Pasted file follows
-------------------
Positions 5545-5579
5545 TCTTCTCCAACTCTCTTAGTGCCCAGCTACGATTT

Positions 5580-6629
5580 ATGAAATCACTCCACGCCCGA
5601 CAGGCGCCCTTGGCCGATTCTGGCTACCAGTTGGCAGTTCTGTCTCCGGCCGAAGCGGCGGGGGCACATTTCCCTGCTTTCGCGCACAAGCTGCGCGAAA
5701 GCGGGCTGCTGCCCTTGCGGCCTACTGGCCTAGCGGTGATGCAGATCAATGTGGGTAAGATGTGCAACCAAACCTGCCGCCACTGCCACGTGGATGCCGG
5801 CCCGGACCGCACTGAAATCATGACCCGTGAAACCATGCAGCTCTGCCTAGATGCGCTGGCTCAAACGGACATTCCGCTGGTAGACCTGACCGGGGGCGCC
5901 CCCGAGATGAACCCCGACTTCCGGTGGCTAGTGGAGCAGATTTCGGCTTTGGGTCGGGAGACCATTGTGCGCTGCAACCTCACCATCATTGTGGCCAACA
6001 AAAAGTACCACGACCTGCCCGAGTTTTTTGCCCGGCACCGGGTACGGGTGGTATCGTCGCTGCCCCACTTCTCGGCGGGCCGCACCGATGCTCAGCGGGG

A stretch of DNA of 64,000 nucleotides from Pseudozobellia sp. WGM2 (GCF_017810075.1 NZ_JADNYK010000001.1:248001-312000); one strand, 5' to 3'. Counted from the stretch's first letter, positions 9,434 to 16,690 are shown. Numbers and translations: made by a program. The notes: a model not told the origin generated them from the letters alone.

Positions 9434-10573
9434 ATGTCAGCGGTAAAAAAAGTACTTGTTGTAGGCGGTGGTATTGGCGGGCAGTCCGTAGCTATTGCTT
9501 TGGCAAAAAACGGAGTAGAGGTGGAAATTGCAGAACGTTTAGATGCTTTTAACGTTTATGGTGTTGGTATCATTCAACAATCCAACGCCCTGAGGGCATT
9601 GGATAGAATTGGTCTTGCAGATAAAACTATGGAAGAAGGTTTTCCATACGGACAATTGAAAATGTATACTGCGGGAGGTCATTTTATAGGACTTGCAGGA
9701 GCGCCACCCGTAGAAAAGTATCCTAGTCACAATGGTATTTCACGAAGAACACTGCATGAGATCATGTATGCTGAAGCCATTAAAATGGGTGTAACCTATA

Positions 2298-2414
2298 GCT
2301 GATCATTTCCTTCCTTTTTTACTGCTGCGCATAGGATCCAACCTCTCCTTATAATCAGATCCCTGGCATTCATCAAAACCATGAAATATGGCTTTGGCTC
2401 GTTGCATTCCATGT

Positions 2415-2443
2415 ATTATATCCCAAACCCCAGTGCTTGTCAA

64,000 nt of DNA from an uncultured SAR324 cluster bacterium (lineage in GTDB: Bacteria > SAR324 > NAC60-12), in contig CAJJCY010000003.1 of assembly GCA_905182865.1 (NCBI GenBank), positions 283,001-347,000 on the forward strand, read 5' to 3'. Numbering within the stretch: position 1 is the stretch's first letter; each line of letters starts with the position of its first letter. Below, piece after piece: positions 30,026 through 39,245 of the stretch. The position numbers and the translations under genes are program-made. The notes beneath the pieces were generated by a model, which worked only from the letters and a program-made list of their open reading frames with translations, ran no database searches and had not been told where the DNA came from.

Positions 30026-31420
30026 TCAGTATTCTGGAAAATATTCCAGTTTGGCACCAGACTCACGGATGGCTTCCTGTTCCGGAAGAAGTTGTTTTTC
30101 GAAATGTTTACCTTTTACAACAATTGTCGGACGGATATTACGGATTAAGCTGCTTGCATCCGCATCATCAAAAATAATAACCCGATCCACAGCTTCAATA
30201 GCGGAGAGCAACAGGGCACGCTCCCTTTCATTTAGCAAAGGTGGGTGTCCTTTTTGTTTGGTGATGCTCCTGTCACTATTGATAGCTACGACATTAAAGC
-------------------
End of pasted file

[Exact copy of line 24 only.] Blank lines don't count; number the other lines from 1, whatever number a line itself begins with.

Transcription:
30026 TCAGTATTCTGGAAAATATTCCAGTTTGGCACCAGACTCACGGATGGCTTCCTGTTCCGGAAGAAGTTGTTTTTC